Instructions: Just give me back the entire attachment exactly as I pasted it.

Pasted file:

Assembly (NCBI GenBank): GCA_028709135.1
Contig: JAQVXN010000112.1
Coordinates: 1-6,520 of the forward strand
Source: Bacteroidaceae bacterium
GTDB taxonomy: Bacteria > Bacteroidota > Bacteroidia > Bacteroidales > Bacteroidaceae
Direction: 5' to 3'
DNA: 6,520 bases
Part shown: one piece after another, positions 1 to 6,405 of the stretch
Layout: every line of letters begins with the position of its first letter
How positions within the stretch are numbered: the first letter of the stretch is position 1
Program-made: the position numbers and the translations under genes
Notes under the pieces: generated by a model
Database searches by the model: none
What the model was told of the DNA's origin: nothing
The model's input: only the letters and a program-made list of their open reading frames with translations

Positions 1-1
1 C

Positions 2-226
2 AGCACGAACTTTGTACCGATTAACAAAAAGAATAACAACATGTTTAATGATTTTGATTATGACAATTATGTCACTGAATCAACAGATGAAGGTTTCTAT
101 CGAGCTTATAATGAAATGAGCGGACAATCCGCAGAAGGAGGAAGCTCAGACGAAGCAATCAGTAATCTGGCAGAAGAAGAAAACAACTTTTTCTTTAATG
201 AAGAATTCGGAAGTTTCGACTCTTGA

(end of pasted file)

Assembly (NCBI GenBank): GCA_028709135.1
Contig: JAQVXN010000112.1
Coordinates: 1-6,520 of the forward strand
Source: Bacteroidaceae bacterium
GTDB taxonomy: Bacteria > Bacteroidota > Bacteroidia > Bacteroidales > Bacteroidaceae
Direction: 5' to 3'
DNA: 6,520 bases
Part shown: one piece after another, positions 1 to 6,405 of the stretch
Layout: every line of letters begins with the position of its first letter
How positions within the stretch are numbered: the first letter of the stretch is position 1
Program-made: the position numbers and the translations under genes
Notes under the pieces: generated by a model
Database searches by the model: none
What the model was told of the DNA's origin: nothing
The model's input: only the letters and a program-made list of their open reading frames with translations

Positions 1-1
1 C

Positions 2-226
2 AGCACGAACTTTGTACCGATTAACAAAAAGAATAACAACATGTTTAATGATTTTGATTATGACAATTATGTCACTGAATCAACAGATGAAGGTTTCTAT
101 CGAGCTTATAATGAAATGAGCGGACAATCCGCAGAAGGAGGAAGCTCAGACGAAGCAATCAGTAATCTGGCAGAAGAAGAAAACAACTTTTTCTTTAATG
201 AAGAATTCGGAAGTTTCGACTCTTGA